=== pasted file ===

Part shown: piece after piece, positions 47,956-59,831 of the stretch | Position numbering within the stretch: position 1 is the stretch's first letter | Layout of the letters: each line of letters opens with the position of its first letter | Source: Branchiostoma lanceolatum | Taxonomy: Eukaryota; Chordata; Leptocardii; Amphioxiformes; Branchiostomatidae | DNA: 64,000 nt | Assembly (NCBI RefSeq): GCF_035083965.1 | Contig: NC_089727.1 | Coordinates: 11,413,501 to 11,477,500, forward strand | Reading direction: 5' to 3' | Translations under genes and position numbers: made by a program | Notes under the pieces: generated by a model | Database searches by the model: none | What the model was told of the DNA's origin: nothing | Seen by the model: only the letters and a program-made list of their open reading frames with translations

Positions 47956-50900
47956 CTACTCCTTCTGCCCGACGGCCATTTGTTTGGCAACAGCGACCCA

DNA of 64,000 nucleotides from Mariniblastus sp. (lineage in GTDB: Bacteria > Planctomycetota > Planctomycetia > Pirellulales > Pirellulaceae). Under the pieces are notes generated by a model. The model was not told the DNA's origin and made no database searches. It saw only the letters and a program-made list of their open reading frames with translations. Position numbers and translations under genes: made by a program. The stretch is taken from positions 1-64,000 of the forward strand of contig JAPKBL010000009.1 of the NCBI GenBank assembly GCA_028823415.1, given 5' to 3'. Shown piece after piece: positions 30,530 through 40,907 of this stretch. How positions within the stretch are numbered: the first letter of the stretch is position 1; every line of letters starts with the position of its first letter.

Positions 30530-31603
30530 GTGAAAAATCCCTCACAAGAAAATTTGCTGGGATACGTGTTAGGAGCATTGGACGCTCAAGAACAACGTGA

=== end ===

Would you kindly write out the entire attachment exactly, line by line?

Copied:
Part shown: piece after piece, positions 47,956-59,831 of the stretch | Position numbering within the stretch: position 1 is the stretch's first letter | Layout of the letters: each line of letters opens with the position of its first letter | Source: Branchiostoma lanceolatum | Taxonomy: Eukaryota; Chordata; Leptocardii; Amphioxiformes; Branchiostomatidae | DNA: 64,000 nt | Assembly (NCBI RefSeq): GCF_035083965.1 | Contig: NC_089727.1 | Coordinates: 11,413,501 to 11,477,500, forward strand | Reading direction: 5' to 3' | Translations under genes and position numbers: made by a program | Notes under the pieces: generated by a model | Database searches by the model: none | What the model was told of the DNA's origin: nothing | Seen by the model: only the letters and a program-made list of their open reading frames with translations

Positions 47956-50900
47956 CTACTCCTTCTGCCCGACGGCCATTTGTTTGGCAACAGCGACCCA

DNA of 64,000 nucleotides from Mariniblastus sp. (lineage in GTDB: Bacteria > Planctomycetota > Planctomycetia > Pirellulales > Pirellulaceae). Under the pieces are notes generated by a model. The model was not told the DNA's origin and made no database searches. It saw only the letters and a program-made list of their open reading frames with translations. Position numbers and translations under genes: made by a program. The stretch is taken from positions 1-64,000 of the forward strand of contig JAPKBL010000009.1 of the NCBI GenBank assembly GCA_028823415.1, given 5' to 3'. Shown piece after piece: positions 30,530 through 40,907 of this stretch. How positions within the stretch are numbered: the first letter of the stretch is position 1; every line of letters starts with the position of its first letter.

Positions 30530-31603
30530 GTGAAAAATCCCTCACAAGAAAATTTGCTGGGATACGTGTTAGGAGCATTGGACGCTCAAGAACAACGTGA